Autism and the Sudden Loss of a Teacher

My son’s 7th grade Computer Applications teacher died suddenly last weekend.

What happened?

The students and parents were informed that the teacher died of a sudden heart attack.

It was a typical day on the Friday in question. My son had this teacher for fourth period, as per usual.

The school broke for lunch after fourth period.

During fifth period, this teacher began to not feel well. I don’t know all of those details, but the students were asked to leave the class and an ambulance was called.

We received a school robocall that night explaining that a teacher had fallen ill and had to be transported to the hospital.

It wasn’t until Sunday evening that the school informed us that the teacher had passed away.

How did my child handle it?

This teacher was popular and well-liked. I remember liking him when I met him on Parents Night.

Unfortunately, I didn’t see the school newsletter which announced the death of the teacher until Monday morning because I was sent out later than I was used to. It had been sent out later than it was usually sent out.

This led to me seeing the news on Monday morning, only minutes before taking my son to school.

I had to tell him, of course.

I sat him down and told him that he teacher had died suddenly on Friday.

He said he had heard of “something” that had happened in school on Friday, someone had been taken to the hospital. But, he said he didn’t realize that it had been his teacher.

He was sad, I could tell.

As we talked, I asked if he wanted to go to school a little later. We could sit and talk for a bit.

He did not want to be late, so he said he wanted to go.

One thing we did discuss is the suddenness of the death. Our family had just gone through such an event with the sudden death of my brother. My son stated, “Is this like when Uncle _____ died?”

We discussed my brother and his teacher. They were both nice, decent people who went long before they should have gone, and both left behind families.

We discussed that this is a sad event.

I brought that up at the precise moment when I noticed my son was smiling.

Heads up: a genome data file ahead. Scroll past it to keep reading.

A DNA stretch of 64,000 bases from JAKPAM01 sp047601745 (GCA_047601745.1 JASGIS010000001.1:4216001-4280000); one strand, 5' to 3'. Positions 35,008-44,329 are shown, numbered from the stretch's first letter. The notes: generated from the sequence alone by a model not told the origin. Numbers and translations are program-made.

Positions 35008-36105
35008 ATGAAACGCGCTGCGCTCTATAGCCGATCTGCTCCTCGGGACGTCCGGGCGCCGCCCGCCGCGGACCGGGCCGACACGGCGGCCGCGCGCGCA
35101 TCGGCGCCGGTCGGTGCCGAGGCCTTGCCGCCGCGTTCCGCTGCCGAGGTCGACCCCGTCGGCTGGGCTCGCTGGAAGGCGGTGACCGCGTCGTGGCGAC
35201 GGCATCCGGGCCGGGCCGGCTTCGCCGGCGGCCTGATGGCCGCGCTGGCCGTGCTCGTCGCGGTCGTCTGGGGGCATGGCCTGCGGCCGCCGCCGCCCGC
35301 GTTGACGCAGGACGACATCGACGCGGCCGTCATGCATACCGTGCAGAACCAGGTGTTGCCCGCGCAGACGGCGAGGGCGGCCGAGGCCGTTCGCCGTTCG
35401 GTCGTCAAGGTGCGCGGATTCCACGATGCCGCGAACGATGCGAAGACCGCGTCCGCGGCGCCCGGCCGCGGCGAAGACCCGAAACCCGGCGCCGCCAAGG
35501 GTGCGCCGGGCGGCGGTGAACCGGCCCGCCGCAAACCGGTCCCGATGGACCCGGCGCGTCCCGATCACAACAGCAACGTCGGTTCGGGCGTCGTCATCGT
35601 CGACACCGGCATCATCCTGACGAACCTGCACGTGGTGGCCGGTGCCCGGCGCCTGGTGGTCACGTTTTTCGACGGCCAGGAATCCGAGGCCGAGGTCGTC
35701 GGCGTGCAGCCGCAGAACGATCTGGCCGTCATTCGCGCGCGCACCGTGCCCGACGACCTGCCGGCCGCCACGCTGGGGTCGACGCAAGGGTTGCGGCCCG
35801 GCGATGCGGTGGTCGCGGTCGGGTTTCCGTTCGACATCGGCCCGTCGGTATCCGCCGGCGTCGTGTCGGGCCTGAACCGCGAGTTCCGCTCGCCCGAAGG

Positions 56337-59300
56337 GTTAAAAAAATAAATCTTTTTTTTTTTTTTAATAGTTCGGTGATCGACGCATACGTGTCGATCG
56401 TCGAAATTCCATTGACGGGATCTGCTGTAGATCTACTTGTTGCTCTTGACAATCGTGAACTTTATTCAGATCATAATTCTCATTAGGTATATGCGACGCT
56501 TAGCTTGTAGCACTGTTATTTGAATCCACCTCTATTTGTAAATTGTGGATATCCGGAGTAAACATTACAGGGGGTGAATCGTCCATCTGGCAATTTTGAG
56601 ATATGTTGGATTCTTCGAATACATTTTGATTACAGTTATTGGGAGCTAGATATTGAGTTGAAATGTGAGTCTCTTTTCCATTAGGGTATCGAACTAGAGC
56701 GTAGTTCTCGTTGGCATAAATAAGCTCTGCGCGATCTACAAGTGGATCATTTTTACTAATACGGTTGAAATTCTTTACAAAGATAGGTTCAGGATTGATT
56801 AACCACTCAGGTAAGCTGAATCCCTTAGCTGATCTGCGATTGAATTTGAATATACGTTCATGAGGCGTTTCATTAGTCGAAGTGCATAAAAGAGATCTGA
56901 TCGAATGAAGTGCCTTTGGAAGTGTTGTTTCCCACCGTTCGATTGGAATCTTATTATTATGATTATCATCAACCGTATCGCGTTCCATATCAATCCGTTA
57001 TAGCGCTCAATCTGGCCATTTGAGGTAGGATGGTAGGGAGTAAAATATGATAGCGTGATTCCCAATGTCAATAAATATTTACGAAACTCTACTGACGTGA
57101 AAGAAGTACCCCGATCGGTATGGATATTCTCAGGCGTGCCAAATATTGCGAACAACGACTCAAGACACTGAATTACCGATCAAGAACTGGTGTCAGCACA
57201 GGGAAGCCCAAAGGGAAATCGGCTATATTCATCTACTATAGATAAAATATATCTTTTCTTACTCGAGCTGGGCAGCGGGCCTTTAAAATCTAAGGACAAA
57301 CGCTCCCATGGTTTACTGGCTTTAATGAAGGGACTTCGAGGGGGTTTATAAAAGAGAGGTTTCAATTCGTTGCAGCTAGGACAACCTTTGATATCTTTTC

Why was my son smiling?

It was not a smile of happiness.

My son smiles when he’s nervous or mostly during a time when he doesn’t realize that he’s doing it—and that he socially shouldn’t be doing it.

It is not something he means to do.

But, it is something I need to point out.

I was just about to send him to school.

What did I do?

Before taking him to school, I reminded him that a lot of the kids are going to be sad. If they see your smile, they might misinterpret it.

I reminded him to try his best to be aware of his facial expressions.

He promised me to try.

I don’t know what happened that day. I didn’t receive any reports of inappropriate behavior by my son. I didn’t hear about anyway. I’m not saying that a smile or two didn’t creep into his facial expressions. I asked him at the end of the day if he had any issues, and he said no. So, I believed that he, at least, tried.

What happened during the rest of the week?

The school had counsellors available all week, and I told my son that if he wanted to go talk to one of them that he should feel okay to do so. His father and I supported that.

The school kept my family informed throughout the week.

A permanent substitute was hired to replace the teacher. My son was familiar with the substitute, so that was good news.

That Saturday was the funeral.

I asked my son if he wanted to go. I told him that if he wanted to go, I was more than willing to take him.

He thought about it and decided that he didn’t want to go. He said he liked the teacher and felt badly, but his uncle’s funeral was too fresh in his mind and, if it was okay with me, he rather not go. He said he wouldn’t be very comfortable.

I was not going to push him. I really felt that it was his decision.

It was a very sad experience for our family, especially my son. I can’t imagine what it must feel like at age thirteen to suddenly lose a teacher. I have memories of my favorite teachers. It’s simply a situation that really is unique to our son (and his classmates and peers).

All I can offer on this one is talk to your child. Answer his/her questions. Listen to them. And, listen to how they’re feeling. I really couldn’t force my son to attend the funeral, especially since our family had so recently dealt with loss.

I continue to talk about the teacher with my son. I have connected with the new teacher as well. We all understand that this is an unusual and difficult situation.

Another life lesson for our child.

 

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